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Flexible working

Dealing with flexible working requests

Posted on: December 8th, 2021 by Ginny Hallam

There may be little flexibility in the process for dealing with flexible working requests according to the Employment Appeal Tribunal (EAT) in a recent case. Here’s the need-to-know detail: 

Background 

After the employer had rejected a flexible working request, an appeal hearing to review that decision was delayed beyond the three-month time limit. Despite the employee’s agreement to attend the appeal hearing, the employee claimed there was a breach of flexible working legislation. The EAT agreed, holding that the employee had consented to attend a delayed appeal hearing, but not an extension to the three-month period that the employer had to deal with the request.

Practical takeaways 

Agreements in writing – you can legitimately extend the three-month decision period (if required) with the employee’s specific agreement. Secure the employee’s agreement in writing to avoid any potential confusion or arguments to the contrary.

Don’t delay – the government are proposing to allow employees to request flexible working from the first day of their employment and to reduce the current three-month decision period. Following the case above and the proposed changes on the horizon being diligent with your decision-making is now even more important.

Metrics – don’t forget that no matter how quickly you respond to requests, being armed with clear, objective metrics is paramount to justify any requests you turn down.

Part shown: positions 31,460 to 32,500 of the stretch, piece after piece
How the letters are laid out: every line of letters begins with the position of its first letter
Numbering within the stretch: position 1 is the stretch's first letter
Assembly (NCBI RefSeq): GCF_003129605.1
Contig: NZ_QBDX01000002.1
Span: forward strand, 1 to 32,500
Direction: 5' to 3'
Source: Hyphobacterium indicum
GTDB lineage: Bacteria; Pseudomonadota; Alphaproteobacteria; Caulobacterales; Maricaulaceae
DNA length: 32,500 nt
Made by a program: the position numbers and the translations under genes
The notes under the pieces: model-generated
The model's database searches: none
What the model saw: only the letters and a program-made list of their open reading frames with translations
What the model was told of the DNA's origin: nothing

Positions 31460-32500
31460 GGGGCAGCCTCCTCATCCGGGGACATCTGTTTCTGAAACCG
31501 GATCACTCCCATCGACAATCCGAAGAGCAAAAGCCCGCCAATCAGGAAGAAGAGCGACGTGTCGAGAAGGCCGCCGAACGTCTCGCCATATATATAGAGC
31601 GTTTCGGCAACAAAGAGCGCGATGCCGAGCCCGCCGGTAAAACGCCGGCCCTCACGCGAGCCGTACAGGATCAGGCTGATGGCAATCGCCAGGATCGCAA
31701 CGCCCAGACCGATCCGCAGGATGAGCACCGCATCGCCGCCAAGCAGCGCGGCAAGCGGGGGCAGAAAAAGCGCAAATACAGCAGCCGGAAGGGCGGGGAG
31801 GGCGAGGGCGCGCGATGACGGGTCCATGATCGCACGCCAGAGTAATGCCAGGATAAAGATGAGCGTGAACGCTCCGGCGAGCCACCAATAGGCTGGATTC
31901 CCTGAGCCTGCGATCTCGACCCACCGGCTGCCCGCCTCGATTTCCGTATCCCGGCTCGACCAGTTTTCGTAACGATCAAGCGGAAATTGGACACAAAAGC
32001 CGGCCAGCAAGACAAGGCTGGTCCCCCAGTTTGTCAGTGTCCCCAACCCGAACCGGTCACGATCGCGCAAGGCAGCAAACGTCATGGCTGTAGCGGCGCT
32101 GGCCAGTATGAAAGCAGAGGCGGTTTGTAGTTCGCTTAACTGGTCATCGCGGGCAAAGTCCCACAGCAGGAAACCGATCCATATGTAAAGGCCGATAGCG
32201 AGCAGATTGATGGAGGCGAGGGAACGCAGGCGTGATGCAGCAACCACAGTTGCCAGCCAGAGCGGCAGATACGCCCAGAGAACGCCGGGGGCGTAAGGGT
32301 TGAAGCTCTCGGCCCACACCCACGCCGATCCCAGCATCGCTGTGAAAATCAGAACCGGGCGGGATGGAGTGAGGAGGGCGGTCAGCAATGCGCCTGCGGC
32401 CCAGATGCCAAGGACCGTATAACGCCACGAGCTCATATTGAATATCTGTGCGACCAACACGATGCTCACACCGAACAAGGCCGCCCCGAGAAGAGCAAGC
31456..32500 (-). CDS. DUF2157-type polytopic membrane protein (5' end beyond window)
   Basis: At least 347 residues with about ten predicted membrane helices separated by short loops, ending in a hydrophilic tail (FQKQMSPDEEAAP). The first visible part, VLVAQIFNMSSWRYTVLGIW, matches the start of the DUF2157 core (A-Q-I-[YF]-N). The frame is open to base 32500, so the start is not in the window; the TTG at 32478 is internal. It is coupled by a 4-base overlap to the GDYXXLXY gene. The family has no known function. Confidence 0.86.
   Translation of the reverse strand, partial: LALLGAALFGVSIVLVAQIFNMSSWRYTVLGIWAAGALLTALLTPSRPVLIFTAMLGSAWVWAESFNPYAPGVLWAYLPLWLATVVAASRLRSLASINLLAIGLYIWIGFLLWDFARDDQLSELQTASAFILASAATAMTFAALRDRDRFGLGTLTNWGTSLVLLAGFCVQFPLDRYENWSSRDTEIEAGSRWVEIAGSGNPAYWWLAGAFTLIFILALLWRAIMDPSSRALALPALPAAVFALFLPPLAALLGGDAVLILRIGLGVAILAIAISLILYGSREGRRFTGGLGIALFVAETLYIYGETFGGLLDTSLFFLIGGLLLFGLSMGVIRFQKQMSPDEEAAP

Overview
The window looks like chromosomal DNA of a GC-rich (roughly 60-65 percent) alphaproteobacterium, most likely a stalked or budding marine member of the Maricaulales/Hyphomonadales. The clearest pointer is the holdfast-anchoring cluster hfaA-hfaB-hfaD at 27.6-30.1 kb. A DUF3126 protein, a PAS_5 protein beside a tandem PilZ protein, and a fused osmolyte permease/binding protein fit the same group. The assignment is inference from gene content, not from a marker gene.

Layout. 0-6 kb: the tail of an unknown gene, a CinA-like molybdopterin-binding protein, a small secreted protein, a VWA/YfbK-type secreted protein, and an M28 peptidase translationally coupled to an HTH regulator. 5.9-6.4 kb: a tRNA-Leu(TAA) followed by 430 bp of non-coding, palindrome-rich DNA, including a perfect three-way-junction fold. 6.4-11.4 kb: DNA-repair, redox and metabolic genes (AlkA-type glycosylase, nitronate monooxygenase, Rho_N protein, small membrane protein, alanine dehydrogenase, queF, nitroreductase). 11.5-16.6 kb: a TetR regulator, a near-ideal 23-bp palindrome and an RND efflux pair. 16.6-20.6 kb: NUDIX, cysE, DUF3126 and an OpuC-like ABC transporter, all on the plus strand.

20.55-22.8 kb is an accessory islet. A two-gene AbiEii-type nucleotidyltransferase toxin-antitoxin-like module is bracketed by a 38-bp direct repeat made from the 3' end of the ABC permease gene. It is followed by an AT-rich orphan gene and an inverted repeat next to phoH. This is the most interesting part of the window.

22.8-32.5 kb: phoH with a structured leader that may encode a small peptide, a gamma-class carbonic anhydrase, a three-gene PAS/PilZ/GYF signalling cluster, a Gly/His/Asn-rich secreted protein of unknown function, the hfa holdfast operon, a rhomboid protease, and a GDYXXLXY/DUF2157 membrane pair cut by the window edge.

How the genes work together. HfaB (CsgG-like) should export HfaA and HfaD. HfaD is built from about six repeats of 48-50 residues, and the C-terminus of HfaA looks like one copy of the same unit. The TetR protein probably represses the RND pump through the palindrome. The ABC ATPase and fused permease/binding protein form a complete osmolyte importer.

If you need advice or support in managing flexible working requests – Intelligent Employment is here to help. Find out more.

 

This update is accurate on the date it was sent (08 December 2021), but may be subject to change which may or may not be notified to you. This update is not to be taken as advice and you should seek advice if anything contained within affects you or your business.

Proper consideration of flexible working requests

Posted on: October 22nd, 2021 by Ginny Hallam

Two recent cases (here and here) have shown that failing to give proper consideration to flexible working requests can give rise to successful sex discrimination claims.

Background

Both cases related to mothers returning from maternity leave and requesting to work flexibly to manage their child-caring responsibilities. The employers failed to provide evidence to show they’d given adequate consideration of the proposals, with the tribunal deciding this amounted to indirect sex discrimination in both cases.

Practical takeaways

Childcare disparity – women are recognised by tribunals as facing a childcare disparity. Failure to objectively assess and evidence why you’re unable to accommodate a request to work flexibly opens the door for arguments of discrimination.

Training – anyone responsible for making a decision on flexible working requests should have thorough training and a consistent system to enable them to identify, consider and respond appropriately to the request.